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Campaign to Fix Streaming Continues as MPs Voice Support in Brennan Bill Debate

The Musicians’ Union, The Ivors Academy and Broken Record will continue the campaign to fix streaming despite Kevin Brennan MP’s Copyright (Rights And Remuneration Of Musicians) Private Members' Bill not passing today.

Published: 03 December 2021 | 5:22 PM
Campaigner holds a sign which reads Fix Streaming in a crowd of musicians at Parliament Square, London.
The debate in Parliament demonstrated that support for fixing streaming bridges party divides. Photo credit: Shutterstock

The Bill followed up on key recommendations made by the cross-party group of MPs on the Digital, Culture, Media and Sport Select Committee as a result of the music streaming inquiry. It aimed to ensure songwriters, composers, performers and featured artists are fairly paid for their work.

Although the Brennan Bill did not pass, the debate made it clear that measures to fix streaming have cross party support. MU members can expect more information about the debate, and what they can do to keep the pressure on the Government to fix streaming, in the coming days and weeks.

Catch up with what happened in parts one and two of our live coverage on Twitter.

Support for Fix Streaming bridges party divides

Horace Trubridge, General Secretary of the Musicians’ Union, said:

“We're immensely grateful to Kevin Brennan and all the MPs, musicians, songwriters, composers, session players and featured artists who have supported the call to fix streaming.

“The debate in Parliament demonstrated that support for fixing streaming bridges party divides, and in his speech the Minister made it clear that Government is open to introducing legislation to reform copyright in the event that the industry doesn’t find a solution voluntarily.

“It's by no means the end of the Fix Streaming campaign. Musicians' Union members along with The Ivors Academy and #Broken Record have won a Select Committee inquiry and a referral to the Competition and Markets Authority so far. We look forward to taking an active role in ongoing work led by the IPO which could address issues such as the lack of transparency and fair remuneration in music streaming.

“We will continue to put pressure on the Government and music industry to make the streaming system fairer and put the value of music back where it belongs - in our members' hands.”

Government is open to changing the law in future

Kevin Brennan MP, who sponsored the Bill, said:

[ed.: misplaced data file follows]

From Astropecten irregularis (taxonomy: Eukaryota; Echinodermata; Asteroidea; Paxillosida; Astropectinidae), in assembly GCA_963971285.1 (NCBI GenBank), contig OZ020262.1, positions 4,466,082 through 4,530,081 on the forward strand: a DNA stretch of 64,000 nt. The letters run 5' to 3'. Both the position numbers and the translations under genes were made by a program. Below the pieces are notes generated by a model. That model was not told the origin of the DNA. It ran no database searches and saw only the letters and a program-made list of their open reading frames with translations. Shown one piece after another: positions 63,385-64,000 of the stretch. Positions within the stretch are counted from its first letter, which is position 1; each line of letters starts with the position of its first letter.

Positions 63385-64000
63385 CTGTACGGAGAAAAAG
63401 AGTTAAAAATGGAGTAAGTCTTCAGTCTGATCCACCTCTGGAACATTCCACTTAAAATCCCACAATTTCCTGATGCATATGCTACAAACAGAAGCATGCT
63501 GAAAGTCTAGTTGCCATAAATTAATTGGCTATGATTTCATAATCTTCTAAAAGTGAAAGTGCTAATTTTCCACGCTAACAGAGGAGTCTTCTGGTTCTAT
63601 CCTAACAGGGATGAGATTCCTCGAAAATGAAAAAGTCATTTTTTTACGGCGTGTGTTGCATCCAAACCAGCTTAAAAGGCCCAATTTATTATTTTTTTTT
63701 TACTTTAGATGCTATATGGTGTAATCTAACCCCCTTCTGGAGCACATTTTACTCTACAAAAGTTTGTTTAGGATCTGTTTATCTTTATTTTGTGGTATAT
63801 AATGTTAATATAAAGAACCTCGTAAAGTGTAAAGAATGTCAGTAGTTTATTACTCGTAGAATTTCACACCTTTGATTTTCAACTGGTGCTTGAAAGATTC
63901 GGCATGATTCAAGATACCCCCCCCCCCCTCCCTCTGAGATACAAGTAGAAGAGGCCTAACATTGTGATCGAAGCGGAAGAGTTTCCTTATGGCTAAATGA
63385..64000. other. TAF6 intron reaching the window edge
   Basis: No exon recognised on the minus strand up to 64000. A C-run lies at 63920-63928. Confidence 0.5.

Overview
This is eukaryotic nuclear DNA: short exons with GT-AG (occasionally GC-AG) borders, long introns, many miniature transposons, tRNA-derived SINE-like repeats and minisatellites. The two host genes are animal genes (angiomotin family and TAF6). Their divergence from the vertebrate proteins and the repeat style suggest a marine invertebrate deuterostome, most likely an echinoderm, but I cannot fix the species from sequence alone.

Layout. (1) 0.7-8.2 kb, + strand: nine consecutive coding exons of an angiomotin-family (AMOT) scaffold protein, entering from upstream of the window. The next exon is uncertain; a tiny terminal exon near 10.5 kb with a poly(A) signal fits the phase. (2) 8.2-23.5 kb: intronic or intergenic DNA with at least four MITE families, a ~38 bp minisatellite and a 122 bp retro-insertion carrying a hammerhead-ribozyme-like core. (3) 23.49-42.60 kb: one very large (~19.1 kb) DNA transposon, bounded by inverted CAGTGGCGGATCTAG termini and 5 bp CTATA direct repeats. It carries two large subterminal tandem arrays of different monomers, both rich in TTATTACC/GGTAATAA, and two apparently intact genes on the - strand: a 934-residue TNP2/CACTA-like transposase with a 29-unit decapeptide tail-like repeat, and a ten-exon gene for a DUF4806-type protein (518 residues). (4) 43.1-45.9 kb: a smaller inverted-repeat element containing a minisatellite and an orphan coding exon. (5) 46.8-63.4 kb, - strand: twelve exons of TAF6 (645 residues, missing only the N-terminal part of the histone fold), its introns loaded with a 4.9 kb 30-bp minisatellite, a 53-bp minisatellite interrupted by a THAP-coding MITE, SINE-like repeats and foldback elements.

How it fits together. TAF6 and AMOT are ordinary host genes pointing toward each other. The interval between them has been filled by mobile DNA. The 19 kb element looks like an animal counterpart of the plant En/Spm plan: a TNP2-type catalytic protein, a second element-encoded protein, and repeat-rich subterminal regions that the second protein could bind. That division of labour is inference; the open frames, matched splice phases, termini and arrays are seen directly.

“Although the Government has chosen not to back my Bill today which would bring copyright law up to date and reform music streaming to the benefit of UK musicians, I am pleased that it has not ruled out legislation and is committed to a programme of research into the issues raised.

Equitable remuneration for performers is already in effect, or currently being implemented, in territories across Europe, while British creators continue to struggle financially. I will continue to push for legislative solutions to make sure that music makers in the UK receive a fairer share of streaming revenues, helping to make the UK the best place in the world to be a musician.

“I believe that reform is coming even if we may have to wait a little longer than hoped.”

Keeping the pressure on the Government is crucial

Naomi Pohl, Deputy General Secretary of the Musicians’ Union, said:

“We are heartened by the support we’ve received from many MPs across the political spectrum, and the level of engagement from the Minister. Although the Brennan Bill did not pass today, the door has been left open to legislation in the future if other solutions cannot be found.

“We are grateful for the Government’s positive engagement with the DCMS Select Committee inquiry into streaming, its response to their recommendations, and the commitment made to investigate competition issues in music. We look forward to playing an active role and ensuring the voices of our members are heard in this process.

“We will keep fighting the good fight, keep the pressure on Government, and are determined to resolve the many issues with the current economics of music streaming.”

A landmark moment on the path to change

Graham Davies, CEO of The Ivors Academy, said:

“Today’s debate of the Brennan Bill is a landmark moment on the path to the inevitable modernisation of the music industry. The Government accepted that reform must take place to level-up payments for music makers. It is not a matter of if this reform happens but how.

“For the UK to be the best place in the world to create music we need to strike a new balance of power between those who innovate and those who invest in music. We take forward Kevin Brennan’s work and his call on the Government to establish equity in the UK.”

Catch up with the Fix Streaming story so far in our campaign hub, and follow the MU on Twitter and Instagram to stay up to date with the latest Fix Streaming news and developments.

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